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The vividly gorgeous orange clownfish rose to celebrity status with the popularity of Finding Nemo, the animated film that featured a young clownfish who became separated from his family.
Now Nemo and his fellow clownfish are struggling for the survival of their species. Ocean acidification, brought on by global warming, jeopardizes the orange clownfish population. The higher acid content of their habitat leaves clownfish badly damaged with lost hearing, eyesight, and smell. Orange clownfish, which reside mostly in the Pacific Ocean near Australia, need the protection of the Endangered Species Act. So far, however, they are not listed.
"If we want these these beautiful animals to survive in the wild, not just in a movie, we have to protect them," said CBD Climate Science Director Shaye Wolf. Please ask the National Marine Fisheries Service to list the orange clownfish under the Endangered Species Act.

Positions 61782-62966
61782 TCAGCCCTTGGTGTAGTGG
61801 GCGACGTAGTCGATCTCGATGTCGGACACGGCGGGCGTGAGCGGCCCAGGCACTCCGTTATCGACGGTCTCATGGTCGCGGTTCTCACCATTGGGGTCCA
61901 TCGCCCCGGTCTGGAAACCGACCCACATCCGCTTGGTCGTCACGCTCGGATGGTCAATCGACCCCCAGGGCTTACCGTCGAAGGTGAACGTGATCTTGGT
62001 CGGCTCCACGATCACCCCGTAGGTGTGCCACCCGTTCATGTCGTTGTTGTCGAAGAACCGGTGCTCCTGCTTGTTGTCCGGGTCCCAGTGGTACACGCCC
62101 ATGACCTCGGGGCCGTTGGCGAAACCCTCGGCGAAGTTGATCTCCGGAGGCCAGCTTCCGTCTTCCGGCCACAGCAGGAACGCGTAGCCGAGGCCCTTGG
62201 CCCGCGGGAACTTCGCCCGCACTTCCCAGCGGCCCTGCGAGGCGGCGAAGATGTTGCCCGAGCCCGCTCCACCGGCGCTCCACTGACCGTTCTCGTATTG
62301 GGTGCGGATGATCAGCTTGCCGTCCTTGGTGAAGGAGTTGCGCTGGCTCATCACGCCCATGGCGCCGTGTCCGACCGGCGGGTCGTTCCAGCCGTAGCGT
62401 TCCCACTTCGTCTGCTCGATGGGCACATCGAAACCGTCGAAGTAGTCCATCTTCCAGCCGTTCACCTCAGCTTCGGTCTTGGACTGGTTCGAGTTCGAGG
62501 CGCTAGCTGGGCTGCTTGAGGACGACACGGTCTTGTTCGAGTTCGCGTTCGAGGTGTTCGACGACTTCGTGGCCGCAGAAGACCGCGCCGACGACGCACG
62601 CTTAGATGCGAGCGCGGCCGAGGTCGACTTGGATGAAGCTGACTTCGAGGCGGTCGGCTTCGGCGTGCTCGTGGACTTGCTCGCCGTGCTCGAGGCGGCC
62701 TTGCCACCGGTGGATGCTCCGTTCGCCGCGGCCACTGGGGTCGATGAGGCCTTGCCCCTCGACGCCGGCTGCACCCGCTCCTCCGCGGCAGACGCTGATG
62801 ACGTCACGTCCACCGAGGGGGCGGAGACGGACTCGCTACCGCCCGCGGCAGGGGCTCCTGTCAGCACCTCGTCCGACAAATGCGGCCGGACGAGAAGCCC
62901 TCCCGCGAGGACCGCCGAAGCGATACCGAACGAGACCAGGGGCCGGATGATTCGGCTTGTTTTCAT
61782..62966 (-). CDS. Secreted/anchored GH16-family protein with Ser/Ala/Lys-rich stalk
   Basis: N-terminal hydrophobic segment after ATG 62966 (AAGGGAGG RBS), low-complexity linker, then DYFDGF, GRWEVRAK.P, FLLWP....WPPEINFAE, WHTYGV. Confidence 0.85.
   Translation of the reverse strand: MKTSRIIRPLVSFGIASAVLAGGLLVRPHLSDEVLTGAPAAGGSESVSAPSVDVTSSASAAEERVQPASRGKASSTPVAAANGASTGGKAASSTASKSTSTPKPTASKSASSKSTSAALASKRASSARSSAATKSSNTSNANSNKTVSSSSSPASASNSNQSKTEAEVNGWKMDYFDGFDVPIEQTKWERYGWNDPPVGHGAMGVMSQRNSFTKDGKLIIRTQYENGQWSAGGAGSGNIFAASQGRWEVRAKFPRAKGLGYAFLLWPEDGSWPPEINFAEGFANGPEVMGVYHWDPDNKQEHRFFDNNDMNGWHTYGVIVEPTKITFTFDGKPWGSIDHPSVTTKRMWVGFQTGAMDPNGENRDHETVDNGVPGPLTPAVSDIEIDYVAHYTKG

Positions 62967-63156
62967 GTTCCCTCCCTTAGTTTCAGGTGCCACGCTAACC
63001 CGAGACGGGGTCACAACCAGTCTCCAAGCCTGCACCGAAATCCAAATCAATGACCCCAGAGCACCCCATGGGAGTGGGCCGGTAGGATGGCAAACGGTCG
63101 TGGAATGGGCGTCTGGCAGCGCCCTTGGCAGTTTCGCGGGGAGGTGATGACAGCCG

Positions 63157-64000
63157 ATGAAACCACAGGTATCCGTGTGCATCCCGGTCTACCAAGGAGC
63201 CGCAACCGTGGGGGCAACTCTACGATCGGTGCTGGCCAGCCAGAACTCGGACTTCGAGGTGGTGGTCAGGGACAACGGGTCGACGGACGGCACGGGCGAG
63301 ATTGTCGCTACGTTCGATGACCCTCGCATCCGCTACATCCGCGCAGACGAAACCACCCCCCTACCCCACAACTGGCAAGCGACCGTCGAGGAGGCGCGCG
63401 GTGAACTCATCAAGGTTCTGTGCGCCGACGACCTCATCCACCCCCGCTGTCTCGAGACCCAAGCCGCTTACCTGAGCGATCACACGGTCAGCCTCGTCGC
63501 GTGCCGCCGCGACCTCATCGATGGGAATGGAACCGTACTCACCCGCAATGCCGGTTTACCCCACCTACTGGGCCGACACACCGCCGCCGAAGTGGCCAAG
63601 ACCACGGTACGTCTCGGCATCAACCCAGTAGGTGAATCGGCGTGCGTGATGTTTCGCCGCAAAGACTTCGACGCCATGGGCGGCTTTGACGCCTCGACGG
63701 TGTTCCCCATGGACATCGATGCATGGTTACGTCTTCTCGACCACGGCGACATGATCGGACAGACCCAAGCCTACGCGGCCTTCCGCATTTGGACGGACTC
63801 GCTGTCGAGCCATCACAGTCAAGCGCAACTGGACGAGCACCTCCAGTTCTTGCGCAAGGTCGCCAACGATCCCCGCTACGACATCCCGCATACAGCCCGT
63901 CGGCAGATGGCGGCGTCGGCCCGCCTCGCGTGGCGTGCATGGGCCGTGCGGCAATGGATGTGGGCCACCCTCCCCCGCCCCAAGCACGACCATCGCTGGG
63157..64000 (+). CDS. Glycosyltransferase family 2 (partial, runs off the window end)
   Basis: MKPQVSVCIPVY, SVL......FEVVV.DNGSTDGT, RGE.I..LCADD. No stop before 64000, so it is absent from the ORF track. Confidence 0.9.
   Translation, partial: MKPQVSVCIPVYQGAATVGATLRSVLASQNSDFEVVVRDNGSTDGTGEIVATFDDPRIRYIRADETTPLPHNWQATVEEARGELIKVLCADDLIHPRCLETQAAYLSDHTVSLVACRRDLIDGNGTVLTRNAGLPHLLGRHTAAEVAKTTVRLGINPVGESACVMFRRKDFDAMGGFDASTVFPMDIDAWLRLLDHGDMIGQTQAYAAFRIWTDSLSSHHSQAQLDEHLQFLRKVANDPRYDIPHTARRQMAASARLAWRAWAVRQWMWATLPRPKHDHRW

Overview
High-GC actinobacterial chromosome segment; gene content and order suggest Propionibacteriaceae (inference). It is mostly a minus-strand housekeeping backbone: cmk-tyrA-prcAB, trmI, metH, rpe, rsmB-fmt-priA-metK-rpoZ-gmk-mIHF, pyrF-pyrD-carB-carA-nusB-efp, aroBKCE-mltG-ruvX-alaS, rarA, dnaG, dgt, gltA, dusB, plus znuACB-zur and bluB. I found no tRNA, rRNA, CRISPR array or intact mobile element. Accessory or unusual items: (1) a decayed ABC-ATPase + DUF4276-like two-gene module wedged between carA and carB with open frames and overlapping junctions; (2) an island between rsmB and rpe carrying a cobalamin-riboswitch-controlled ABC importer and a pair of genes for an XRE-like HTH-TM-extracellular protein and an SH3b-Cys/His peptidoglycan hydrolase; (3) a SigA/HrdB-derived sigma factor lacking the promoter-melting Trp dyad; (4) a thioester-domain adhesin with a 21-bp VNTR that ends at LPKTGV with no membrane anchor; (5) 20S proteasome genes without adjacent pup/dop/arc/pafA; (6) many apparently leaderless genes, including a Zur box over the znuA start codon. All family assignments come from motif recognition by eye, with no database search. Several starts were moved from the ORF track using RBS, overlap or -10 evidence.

We the undersigned think that Nemo and his fellow clownfish should live on in the oceans and not just in an animated film.
Orange clownfish are not only strikingly colorful and beautiful, they are also in a lot of danger from ocean acidification. Acidic oceans damage coral reefs which are integral to the survival of the clownfish and so many other fish. As a result of ocean pollution, clownfish are losing their sight, hearing, and sense of smell. This makes them an easy target for their predators.
Orange clownfish are losing the race for survival. Please give them the help they need by listing them on the Endangered Species Act.
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